Winter (November to April) can be cool in Hanoi, and a coat may be necessary. During rainy season the rain is often short (20-30 minutes) and sometimes quite sudden here you will find an umbrella is more convenient than a rain coat.
A jacket or jumper may be needed in hotels and restaurants using excessive air-conditioning. A hat and high-factor sun block is advisable as protection against the hot sun when sightseeing.
When visiting temples or pagodas, including those of Angkor Wat, shorts and T-shirts are acceptable. Shoes are generally removed at the entrance to pagodas.
For visits to the Silver Pagoda, which is within the Royal Palace grounds, visitors are asked to dress more formally. Gentlemen are required to wear long trousers and ladies should wear long trousers or long skirts.
Practically every hotel has laundry service, which is usually quite inexpensive. While we try and keep walking to a minimum it is important to have a pair of comfortable shoes or trainers.
Firstly please do not forget to bring suitable items with your travelling purpose: Sunglasses, broad-brimmed hat, sun cream and mosquito repellents. It is advisable you take the prescription medicines you take every day, making sure you have enough to last during your trip. Keep them in their original prescription bottles and always in your carry-on luggage. Be sure to follow security guidelines, if the medicines are liquids. It is also advisable to take Iodine tablets AND antibacterial hand wipes or alcohol-based hand sanitizer.
It is recommended that visitors check with their doctor or a travel immunization clinic to get advice or vaccination regarding protection. Good mosquito repellents and a strict regime is recommended.
Taxis with meters are available in most big cities. The current price is about US$ 0.5 per kilometre. Most metered taxi drivers can speak a little English.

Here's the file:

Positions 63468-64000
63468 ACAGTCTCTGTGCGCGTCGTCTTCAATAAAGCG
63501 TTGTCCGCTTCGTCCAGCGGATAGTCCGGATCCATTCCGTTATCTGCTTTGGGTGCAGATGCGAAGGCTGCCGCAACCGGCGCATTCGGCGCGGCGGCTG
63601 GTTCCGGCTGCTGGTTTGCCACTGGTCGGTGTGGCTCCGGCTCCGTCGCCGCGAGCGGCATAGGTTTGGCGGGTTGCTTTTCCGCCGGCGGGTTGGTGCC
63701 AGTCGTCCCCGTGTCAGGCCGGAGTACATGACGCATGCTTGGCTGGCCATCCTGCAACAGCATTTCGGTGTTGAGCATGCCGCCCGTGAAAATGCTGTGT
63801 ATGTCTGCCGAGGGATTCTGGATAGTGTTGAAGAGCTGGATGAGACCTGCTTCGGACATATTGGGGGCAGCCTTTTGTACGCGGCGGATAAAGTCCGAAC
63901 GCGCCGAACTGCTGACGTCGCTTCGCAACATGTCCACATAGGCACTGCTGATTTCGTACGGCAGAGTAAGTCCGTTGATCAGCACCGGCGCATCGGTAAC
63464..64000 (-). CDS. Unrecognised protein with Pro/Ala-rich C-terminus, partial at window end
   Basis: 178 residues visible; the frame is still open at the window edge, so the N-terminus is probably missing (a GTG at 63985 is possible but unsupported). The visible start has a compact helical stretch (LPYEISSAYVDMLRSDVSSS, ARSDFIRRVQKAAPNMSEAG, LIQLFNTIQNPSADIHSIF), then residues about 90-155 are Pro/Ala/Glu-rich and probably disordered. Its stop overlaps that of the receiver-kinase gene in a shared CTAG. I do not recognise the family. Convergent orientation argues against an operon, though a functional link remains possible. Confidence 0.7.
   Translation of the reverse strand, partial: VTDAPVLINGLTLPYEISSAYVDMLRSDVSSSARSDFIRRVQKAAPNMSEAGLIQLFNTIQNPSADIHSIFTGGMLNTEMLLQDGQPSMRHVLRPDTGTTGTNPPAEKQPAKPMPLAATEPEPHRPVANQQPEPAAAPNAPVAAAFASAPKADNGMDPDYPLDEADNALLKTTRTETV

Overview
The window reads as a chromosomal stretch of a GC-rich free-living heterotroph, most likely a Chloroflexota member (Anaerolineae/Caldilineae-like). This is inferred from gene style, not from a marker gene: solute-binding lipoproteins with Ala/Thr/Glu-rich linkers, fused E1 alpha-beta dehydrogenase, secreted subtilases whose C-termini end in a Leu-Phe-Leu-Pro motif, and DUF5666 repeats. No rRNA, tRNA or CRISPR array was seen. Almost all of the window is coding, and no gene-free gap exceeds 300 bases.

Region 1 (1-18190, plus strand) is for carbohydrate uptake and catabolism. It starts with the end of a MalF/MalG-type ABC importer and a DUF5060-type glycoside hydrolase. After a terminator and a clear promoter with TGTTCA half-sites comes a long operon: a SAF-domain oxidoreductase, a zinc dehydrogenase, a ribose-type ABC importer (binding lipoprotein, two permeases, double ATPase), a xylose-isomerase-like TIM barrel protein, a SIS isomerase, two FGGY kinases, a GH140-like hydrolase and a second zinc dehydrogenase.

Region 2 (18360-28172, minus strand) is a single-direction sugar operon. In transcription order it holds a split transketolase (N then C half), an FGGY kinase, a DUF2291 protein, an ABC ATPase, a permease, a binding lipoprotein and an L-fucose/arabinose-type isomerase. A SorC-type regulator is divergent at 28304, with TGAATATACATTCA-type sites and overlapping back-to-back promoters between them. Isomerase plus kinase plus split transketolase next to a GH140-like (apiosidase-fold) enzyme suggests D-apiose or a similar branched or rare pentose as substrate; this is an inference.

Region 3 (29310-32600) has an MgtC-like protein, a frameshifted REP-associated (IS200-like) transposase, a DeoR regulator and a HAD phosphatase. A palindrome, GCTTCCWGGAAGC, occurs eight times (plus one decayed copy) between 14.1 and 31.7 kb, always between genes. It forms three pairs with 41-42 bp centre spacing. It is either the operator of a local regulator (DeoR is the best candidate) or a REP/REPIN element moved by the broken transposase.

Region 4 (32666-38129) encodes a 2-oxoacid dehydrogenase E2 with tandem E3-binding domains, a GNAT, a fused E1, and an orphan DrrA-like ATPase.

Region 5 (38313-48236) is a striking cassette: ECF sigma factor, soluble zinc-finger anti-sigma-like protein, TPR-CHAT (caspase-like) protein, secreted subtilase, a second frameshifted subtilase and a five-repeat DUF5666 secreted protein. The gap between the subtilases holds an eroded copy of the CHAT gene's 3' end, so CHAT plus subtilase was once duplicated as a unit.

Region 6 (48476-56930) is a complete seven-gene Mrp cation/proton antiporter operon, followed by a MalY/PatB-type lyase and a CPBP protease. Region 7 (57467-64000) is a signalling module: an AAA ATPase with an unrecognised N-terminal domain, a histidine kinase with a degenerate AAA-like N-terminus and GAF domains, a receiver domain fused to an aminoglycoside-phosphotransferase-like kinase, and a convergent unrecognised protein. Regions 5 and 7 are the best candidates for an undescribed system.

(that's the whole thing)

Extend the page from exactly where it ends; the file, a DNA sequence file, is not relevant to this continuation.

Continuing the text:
110-220 volts 50hz A.C
Plug types: Two-pin plugs, both flat pin and round pin
Three-pin UK-style 13-amp plugs
A European-type adapter is recommended.
Long distance calls in Vietnam should be made at post offices, hotels or telephone booths (phone cards are available at post offices). Normally, hotels will get 15-20% service charge of the bill.
Internet phone is an alternative choice and much cheaper, with around 0,1USD/minute to Europe or America.
Prepaid mobile phone sim cards are very popular and cheap everywhere (0.08 USD / minute for domestic calls. Vietnam cell-phone networks are GSM and Vietnam operators have roaming agreement with most countries in the world.
Telephone networks in Cambodia consists of satellite, landlines, cellular, GSM and radio systems which connect Phnom Penh, Siem Reap, Sihanoukville, Battambang, Kompong Cham and other provinces internationally.
International dialling can be done at main postal offices, private business centres or hotel or at public phone booths, which can be found at postal office, main streets, petrol stations, major restaurants, hotels etc. However, it is quite expensive for an IDD call approx. $3 per minute. If you want a lower rate and clear sound is not a factor, there are many Internet cafés offering International calling for a price less than $0.10 per minute to most developed countries.
Internet cafes with ADSL can be found easily in Vietnam. Surprisingly the cost for an hour is as very cheap at around 0,2US$. In Cambodia the prices are around $1 per hour.
FOOD & DRINK
Vietnamese and Cambodian style of cooking commonly uses fish sauce, soy sauce, rice, fresh herbs, fruits and vegetables. Recipes utilize a diverse range of herbs, including lemongrass, mint, long coriander and Thai basil leaves. Traditional cooking is greatly admired for freshness of the ingredients and for the healthy eating style. The most common meats used are beef, pork, chicken, fish, and various kinds of seafood. Both countries also have a strong vegetarian tradition influenced by Buddhist values.
Bottled water and mineral water are obtainable at any shops in most cities. It is advisable to drink boiled water and not to drink ice and tap water.